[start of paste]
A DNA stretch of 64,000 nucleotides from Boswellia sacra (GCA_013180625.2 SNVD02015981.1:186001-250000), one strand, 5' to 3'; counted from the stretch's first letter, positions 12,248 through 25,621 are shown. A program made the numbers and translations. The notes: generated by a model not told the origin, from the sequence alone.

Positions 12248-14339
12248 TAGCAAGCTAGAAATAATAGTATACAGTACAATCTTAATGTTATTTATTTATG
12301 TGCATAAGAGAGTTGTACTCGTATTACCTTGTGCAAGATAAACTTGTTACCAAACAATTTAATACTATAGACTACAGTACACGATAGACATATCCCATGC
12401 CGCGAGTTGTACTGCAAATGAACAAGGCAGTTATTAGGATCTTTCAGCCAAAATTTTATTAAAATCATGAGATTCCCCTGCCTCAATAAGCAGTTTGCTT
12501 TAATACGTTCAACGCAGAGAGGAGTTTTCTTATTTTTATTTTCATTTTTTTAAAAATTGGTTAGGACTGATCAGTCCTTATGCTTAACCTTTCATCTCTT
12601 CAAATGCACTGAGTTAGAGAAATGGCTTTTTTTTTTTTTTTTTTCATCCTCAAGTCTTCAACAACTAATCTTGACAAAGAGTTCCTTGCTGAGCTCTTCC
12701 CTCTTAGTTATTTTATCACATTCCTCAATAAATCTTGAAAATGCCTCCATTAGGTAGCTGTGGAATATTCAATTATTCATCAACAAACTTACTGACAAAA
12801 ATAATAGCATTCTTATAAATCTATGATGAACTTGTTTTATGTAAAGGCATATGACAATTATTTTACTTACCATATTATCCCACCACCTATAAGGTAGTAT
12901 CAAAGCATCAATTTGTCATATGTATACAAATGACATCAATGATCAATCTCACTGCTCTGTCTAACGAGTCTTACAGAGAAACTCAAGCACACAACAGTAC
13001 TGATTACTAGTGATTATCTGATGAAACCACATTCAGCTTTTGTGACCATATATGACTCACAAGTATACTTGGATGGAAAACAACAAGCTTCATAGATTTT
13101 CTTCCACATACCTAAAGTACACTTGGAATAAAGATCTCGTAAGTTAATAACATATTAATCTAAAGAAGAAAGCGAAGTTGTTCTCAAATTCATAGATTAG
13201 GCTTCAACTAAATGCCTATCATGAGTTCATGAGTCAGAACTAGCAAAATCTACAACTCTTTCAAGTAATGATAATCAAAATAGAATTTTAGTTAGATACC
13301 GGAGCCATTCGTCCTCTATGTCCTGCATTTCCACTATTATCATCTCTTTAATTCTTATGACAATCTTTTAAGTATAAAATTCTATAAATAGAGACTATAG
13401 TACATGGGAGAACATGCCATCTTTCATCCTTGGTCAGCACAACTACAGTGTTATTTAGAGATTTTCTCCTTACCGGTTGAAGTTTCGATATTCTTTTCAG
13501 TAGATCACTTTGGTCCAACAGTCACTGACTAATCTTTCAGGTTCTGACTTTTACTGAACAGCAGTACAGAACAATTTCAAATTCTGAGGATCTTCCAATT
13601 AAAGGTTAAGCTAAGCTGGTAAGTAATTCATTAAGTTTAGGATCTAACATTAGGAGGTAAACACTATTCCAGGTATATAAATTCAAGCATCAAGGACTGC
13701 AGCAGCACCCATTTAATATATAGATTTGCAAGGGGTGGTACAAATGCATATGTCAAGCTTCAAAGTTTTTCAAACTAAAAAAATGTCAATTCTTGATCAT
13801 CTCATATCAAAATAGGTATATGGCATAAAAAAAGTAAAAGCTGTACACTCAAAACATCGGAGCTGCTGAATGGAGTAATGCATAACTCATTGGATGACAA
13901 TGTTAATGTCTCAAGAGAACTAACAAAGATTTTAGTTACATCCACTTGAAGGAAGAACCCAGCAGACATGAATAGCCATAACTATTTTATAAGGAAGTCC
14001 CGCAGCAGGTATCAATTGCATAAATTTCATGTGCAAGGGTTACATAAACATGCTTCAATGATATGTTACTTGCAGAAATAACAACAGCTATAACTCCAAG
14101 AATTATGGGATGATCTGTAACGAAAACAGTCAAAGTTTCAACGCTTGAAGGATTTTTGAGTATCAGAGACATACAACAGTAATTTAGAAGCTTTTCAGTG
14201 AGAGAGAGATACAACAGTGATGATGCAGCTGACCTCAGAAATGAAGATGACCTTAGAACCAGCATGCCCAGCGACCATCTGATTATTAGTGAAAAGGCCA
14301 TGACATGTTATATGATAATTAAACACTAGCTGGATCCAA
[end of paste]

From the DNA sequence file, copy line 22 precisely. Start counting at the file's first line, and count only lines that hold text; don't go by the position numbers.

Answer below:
14101 AATTATGGGATGATCTGTAACGAAAACAGTCAAAGTTTCAACGCTTGAAGGATTTTTGAGTATCAGAGACATACAACAGTAATTTAGAAGCTTTTCAGTG